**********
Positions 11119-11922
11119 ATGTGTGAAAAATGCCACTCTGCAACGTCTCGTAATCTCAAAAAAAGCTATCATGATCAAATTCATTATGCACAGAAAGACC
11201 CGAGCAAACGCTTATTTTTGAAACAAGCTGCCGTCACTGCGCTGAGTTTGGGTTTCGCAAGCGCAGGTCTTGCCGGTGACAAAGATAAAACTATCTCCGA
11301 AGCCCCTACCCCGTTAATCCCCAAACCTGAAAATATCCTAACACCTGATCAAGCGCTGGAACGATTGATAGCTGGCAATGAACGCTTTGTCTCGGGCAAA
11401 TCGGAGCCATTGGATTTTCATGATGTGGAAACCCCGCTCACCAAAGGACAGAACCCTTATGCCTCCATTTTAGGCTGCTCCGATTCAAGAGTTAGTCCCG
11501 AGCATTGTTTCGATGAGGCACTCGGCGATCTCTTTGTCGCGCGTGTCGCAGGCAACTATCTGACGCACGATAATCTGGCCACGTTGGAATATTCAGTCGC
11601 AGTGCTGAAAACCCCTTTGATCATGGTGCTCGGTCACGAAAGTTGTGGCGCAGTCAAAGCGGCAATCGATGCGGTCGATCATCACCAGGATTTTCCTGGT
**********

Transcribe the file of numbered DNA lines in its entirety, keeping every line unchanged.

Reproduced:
Positions 11119-11922
11119 ATGTGTGAAAAATGCCACTCTGCAACGTCTCGTAATCTCAAAAAAAGCTATCATGATCAAATTCATTATGCACAGAAAGACC
11201 CGAGCAAACGCTTATTTTTGAAACAAGCTGCCGTCACTGCGCTGAGTTTGGGTTTCGCAAGCGCAGGTCTTGCCGGTGACAAAGATAAAACTATCTCCGA
11301 AGCCCCTACCCCGTTAATCCCCAAACCTGAAAATATCCTAACACCTGATCAAGCGCTGGAACGATTGATAGCTGGCAATGAACGCTTTGTCTCGGGCAAA
11401 TCGGAGCCATTGGATTTTCATGATGTGGAAACCCCGCTCACCAAAGGACAGAACCCTTATGCCTCCATTTTAGGCTGCTCCGATTCAAGAGTTAGTCCCG
11501 AGCATTGTTTCGATGAGGCACTCGGCGATCTCTTTGTCGCGCGTGTCGCAGGCAACTATCTGACGCACGATAATCTGGCCACGTTGGAATATTCAGTCGC
11601 AGTGCTGAAAACCCCTTTGATCATGGTGCTCGGTCACGAAAGTTGTGGCGCAGTCAAAGCGGCAATCGATGCGGTCGATCATCACCAGGATTTTCCTGGT